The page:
Print sequences and photoessays

If you have shot some form of narrative picture sequence, you must decide the minimum number of prints needed to tell your story. Perhaps the series of pictures was planned right from the start, set up and photographed like scenes from a movie. Sometimes, though, it

evolves from part of a heavily photographed event or outing, which becomes a narrative story once you begin to sort out the prints.

Often, the only way of making a documentary-type story is simply to photograph an event from beginning to end. All the images taken on the day are then laid out (or viewed on screen) and the best group of six or seven selected. Make your choice based on how well each picture tells the story individually and as part of the greater series. Ensure that all the technical aspects of the images (focus, exposure, depth of field, lighting) are suitable as well. Once you have made a selection, check the sequence of the images. Make sure that each links to each other and they logically fit all together. Be prepared to add, subtract and replace pictures from the group that you originally started with until you are sure that you have the strongest mix of photographs.

When it comes to presenting the series, it may help with the continuity of the group if all the prints are trimmed to the same shape and size. Then, you can present them in rows on one mount so that they read like a cartoon strip, or run them one to a page in a small album or a handmade book, or even hang them as an exhibition at a local library or café.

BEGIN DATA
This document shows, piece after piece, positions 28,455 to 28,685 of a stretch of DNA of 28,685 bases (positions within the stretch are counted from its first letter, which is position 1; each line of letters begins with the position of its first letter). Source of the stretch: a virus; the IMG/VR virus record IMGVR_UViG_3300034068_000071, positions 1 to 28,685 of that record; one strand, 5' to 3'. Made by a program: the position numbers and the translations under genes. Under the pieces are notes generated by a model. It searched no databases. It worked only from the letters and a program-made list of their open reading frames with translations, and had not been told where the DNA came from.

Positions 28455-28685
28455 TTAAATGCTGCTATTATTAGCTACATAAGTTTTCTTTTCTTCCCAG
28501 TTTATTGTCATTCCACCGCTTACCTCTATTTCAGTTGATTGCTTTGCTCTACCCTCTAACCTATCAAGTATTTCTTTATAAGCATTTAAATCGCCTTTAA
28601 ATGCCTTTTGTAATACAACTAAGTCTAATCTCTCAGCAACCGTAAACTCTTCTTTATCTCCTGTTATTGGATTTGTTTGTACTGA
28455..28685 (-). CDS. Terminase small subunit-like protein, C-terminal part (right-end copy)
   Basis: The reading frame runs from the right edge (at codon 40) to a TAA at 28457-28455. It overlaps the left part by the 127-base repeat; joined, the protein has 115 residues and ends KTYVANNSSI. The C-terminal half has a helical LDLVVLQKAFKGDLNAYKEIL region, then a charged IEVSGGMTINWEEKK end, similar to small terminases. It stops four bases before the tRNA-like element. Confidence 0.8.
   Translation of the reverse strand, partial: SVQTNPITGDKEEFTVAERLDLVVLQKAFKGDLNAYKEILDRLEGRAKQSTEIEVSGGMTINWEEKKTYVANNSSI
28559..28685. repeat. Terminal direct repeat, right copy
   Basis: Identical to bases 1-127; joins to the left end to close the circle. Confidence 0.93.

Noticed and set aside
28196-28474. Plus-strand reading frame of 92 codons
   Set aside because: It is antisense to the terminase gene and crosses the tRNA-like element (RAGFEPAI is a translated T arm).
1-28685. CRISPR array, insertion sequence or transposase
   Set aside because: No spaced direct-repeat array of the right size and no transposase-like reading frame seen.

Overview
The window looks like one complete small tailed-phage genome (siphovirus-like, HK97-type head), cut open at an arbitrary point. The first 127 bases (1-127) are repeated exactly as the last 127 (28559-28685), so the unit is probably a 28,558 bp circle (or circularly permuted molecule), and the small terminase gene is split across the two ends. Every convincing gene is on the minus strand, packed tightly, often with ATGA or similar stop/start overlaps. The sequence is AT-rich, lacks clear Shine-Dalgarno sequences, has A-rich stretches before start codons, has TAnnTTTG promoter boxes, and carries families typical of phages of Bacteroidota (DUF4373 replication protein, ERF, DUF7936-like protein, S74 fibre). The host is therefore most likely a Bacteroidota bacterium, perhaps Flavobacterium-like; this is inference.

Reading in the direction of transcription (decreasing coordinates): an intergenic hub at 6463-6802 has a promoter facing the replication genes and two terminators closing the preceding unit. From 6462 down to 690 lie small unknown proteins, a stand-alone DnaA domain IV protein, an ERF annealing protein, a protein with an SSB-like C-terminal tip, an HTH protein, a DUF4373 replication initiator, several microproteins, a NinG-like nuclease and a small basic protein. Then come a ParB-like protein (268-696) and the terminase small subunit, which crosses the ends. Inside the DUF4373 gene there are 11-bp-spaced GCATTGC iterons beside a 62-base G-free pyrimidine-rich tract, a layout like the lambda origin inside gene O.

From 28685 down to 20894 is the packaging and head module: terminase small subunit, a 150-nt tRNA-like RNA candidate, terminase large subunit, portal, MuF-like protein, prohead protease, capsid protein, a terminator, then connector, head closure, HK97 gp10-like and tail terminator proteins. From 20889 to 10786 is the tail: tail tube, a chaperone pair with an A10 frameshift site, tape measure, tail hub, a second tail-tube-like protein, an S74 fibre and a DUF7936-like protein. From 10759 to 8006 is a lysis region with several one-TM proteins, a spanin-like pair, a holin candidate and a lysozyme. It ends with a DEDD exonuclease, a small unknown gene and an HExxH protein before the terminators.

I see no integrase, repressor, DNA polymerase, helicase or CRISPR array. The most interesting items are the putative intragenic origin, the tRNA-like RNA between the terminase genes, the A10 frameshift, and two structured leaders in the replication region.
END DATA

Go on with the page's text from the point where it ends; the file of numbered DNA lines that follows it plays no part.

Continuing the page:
If you want to caption the photographs, be sparing in what you write. As a photographer it is often best to let your pictures speak for themselves, even though some viewers may differ slightly in the story they read from the sequence. People don't like to have ideas rammed into their heads; unless you can write brilliant copy you will probably only be repeating what can be seen anyway and this can seem precious or patronizing.

Sets of pictures that share a common theme but are not based on a narrative often don't need to be read in a set order. This approach offers you much freedom of layout. Follow some of the layout ideas on the pages of picture magazines and display your work more as a 'photoessay', presenting half a dozen prints on an exhibition board or page of a large format album. As Figure 45.1 shows, you can make all the picture proportions different in a documentary series, to give variety and best suit each individual composition.

Don't be tempted to slip one or two dull or weak pictures into a photo-essay just because their subject content ought to be included. Every shot should be good enough to stand on its own and each should add strength to the whole series. If you feel that there are gaps in the sequence, then it may be necessary to take some more pictures. Similarly, if one print is a bit too small or large relative to others, be prepared to print it again at a different size.

When laying out your set of pictures, take care over the way you relate one print to another - the lines, colors, textures and shapes, as well as the subject matter they contain, should flow together well, not conflict and confuse.

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